“If I can be the vessel that saves one child, then my job is done,” Mitman said.
Along with his partner Chuck Ellenberger, and friends Scott Fullerton and Clint Joste, Mitman has helped organize an anti-bullying town hall meeting at 5 p.m. Sunday, Nov. 13 at the First Unitarian Church on Elm Street in Youngstown, behind Wick Park. The event will have speakers, a reception, and at 8 p.m. will conclude with a candlelight vigil.
Mitman said the event is a start. He has formed a group called Citizens Against Bigotry and Prejudice, and organization designed to combat bullying. He said it is a serious matter that is costing young lives.
Mitman’s commitment was set in stone when he was asked to attend the candlelight vigil for Jamey Rodemeyer, the 14-year-old Williamsville North High School student who took his life in September as a result of bullying.
“I stood on a podium to speak at the event. It was two-foot square,” Mitman said. “It overlooked a sea of 3,500 lit candles.”
He said when the crowd got down on their knees and began to weep, it touched him deeply. When he left the vigil for Jamey, he felt he had to do something.
Mitman had established the Citizens Against Bigotry and Prejudice over a year prior to his New York trip. He began the nonprofit anti-bullying group to be a voice on the issue. It wasn’t until his New York trip that he really kicked it into high gear.
He knew better than most just how rough it to be on the receiving side of bullying. Mitman said he is gay, but didn’t openly discuss it. As a young student in public school, he said he was constantly having his head smashed into a locker, or was shoved while walking down the hall. He walked five miles to school because he was afraid to ride a bus. He managed to finish school with lower-than-desired grades, but he found adult life to be just as challenging.
He said he enjoyed working with youth and had even joined an Austintown church where he was asked to be youth leader in 2006. When church officials found out he was gay, they demanded he leave the church, that such a sinful man does not belong in the position he held, he said.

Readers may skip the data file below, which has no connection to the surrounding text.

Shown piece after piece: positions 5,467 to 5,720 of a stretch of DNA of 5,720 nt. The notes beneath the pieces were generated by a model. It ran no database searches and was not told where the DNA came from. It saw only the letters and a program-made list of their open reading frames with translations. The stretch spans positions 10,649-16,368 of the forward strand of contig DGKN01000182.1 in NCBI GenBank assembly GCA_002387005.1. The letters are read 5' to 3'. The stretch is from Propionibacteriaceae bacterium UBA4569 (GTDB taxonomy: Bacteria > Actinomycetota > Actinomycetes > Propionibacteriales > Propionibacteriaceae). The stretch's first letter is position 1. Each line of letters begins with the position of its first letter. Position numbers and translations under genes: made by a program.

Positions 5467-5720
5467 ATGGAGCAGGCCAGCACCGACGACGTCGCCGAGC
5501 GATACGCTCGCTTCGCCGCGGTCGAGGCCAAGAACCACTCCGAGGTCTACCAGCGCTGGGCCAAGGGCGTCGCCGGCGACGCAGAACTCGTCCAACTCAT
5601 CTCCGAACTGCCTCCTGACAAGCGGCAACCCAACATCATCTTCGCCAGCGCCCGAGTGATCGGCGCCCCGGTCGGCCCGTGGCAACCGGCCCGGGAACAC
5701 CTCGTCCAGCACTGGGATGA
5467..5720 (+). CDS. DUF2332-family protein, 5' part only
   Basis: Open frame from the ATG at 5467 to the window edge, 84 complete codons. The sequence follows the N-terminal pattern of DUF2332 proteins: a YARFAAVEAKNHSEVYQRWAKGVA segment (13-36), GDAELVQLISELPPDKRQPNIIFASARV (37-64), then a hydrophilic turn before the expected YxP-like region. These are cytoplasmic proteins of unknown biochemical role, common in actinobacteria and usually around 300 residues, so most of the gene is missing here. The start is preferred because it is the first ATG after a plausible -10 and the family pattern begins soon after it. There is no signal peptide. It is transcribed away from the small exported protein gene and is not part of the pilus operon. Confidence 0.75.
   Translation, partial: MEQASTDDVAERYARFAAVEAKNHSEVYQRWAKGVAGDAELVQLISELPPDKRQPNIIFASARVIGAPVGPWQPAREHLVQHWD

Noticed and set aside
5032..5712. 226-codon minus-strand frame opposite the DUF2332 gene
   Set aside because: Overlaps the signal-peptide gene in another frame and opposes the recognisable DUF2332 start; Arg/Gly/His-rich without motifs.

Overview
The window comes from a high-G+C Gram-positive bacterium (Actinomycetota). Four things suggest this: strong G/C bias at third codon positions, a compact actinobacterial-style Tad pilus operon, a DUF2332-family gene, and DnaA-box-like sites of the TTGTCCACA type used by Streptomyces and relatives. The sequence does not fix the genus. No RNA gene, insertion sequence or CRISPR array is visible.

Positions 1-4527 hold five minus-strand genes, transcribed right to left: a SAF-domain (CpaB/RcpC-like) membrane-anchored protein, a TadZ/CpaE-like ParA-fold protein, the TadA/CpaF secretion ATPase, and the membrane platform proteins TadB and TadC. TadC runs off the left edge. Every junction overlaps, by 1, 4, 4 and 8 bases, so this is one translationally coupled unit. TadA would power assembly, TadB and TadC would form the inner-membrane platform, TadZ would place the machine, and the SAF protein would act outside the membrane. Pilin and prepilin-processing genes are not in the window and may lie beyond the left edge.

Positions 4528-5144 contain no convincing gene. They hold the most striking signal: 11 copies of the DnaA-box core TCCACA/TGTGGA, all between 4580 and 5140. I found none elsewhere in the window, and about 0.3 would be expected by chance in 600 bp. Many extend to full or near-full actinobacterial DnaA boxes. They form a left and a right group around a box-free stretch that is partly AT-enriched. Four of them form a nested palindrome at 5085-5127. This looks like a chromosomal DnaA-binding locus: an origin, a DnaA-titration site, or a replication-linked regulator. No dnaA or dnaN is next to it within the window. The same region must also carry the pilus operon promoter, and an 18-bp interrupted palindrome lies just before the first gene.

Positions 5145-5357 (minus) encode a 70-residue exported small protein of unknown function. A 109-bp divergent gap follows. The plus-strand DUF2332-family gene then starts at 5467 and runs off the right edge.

It bothered him, and three days later, he admitted he took an overdose of drugs.
“I was very fortunate to have survived,” Mitman said. “I was told I took enough drugs to take a full-grown horse down.”
That event turned his life around and brought on the mission of organizing a group. The Citizens Against Bigotry and Prejudice was formed and has since been working in New York state to get laws on the books that hold a bully responsible for the actions that can lead to a suicide. The law, which could be passed by the end of the month, carries steep fines and jail time for those convicted of bullying.
Mitman said Ohio still has no laws to hold the bully responsible for actions taken in person or by cyber-bullying. He hopes to be a vehicle for change on that front.
“Ever since the 2006 incident, I felt the need to be an activist,” Mitman said. “At the vigil for Jamey, the spiritual side came to me and said, this is what I need to be doing.”
Since the New York teen suicide, four more young people have taken their lives because of bullying. On Oct. 14, a 15-year-old Canadian boy took his life after being bullying. Mitman said it is a serious situation.
“According to the Centers for Disease Control and Prevention, in a study they concluded in 2010, 19.9 percent of school youth in grades nine through 12 have reported being bullied at some point over those four years,” Mitman said.
He said the number could actually be higher when factoring those who were afraid to report it. He said it is probably closer to 41 out of every 100 students has been bullied. And while many of the situations involve gay students, it is not confined there.
“It’s not just a gay issue,” Mitman said. “Many straight students are bullied as well. Bullying happens every day, every hour, and everywhere. It has no boundaries.”
His bigger concern is cyber-bullying, which can have as devastating outcomes as physical bullying.
“Through extensive studies, multiple organizations have found that bullying is taking root over the internet,” he said. “Legislation needs to be put in place that if a student is cyber-bullying another, that student will be held accountable for his or her actions.”
Mitman hopes the town hall meeting next month will began a move in Ohio to bring about legislation geared to stopping bullying in the state. He welcomes comments at his office 330-953-3347 or by email to firstname.lastname@example.org.
Photo by J.T. Whitehouse, Town Crier correspondent
Jason Mitman of Austintown said he has dedicated his life to ending bullying and saving young lives. He is holding information from a recent case where a young Canadian boy named Jamie Hubley committed suicide that was linked to bullying.